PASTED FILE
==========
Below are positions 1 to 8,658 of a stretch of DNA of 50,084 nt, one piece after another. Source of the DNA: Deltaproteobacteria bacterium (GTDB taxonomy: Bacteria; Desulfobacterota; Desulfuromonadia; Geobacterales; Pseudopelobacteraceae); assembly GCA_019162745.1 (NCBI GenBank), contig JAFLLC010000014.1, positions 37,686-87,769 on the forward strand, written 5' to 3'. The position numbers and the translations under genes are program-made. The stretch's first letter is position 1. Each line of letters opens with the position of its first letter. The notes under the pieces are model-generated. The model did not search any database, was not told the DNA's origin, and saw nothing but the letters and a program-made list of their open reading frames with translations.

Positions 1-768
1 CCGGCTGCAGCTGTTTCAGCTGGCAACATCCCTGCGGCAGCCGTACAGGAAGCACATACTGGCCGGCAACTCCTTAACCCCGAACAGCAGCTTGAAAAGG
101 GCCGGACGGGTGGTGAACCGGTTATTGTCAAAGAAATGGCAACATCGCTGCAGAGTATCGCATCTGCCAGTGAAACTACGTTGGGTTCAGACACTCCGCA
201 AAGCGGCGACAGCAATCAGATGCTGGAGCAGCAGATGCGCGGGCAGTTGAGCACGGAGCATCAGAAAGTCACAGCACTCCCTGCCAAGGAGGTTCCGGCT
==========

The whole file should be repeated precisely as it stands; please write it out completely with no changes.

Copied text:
Below are positions 1 to 8,658 of a stretch of DNA of 50,084 nt, one piece after another. Source of the DNA: Deltaproteobacteria bacterium (GTDB taxonomy: Bacteria; Desulfobacterota; Desulfuromonadia; Geobacterales; Pseudopelobacteraceae); assembly GCA_019162745.1 (NCBI GenBank), contig JAFLLC010000014.1, positions 37,686-87,769 on the forward strand, written 5' to 3'. The position numbers and the translations under genes are program-made. The stretch's first letter is position 1. Each line of letters opens with the position of its first letter. The notes under the pieces are model-generated. The model did not search any database, was not told the DNA's origin, and saw nothing but the letters and a program-made list of their open reading frames with translations.

Positions 1-768
1 CCGGCTGCAGCTGTTTCAGCTGGCAACATCCCTGCGGCAGCCGTACAGGAAGCACATACTGGCCGGCAACTCCTTAACCCCGAACAGCAGCTTGAAAAGG
101 GCCGGACGGGTGGTGAACCGGTTATTGTCAAAGAAATGGCAACATCGCTGCAGAGTATCGCATCTGCCAGTGAAACTACGTTGGGTTCAGACACTCCGCA
201 AAGCGGCGACAGCAATCAGATGCTGGAGCAGCAGATGCGCGGGCAGTTGAGCACGGAGCATCAGAAAGTCACAGCACTCCCTGCCAAGGAGGTTCCGGCT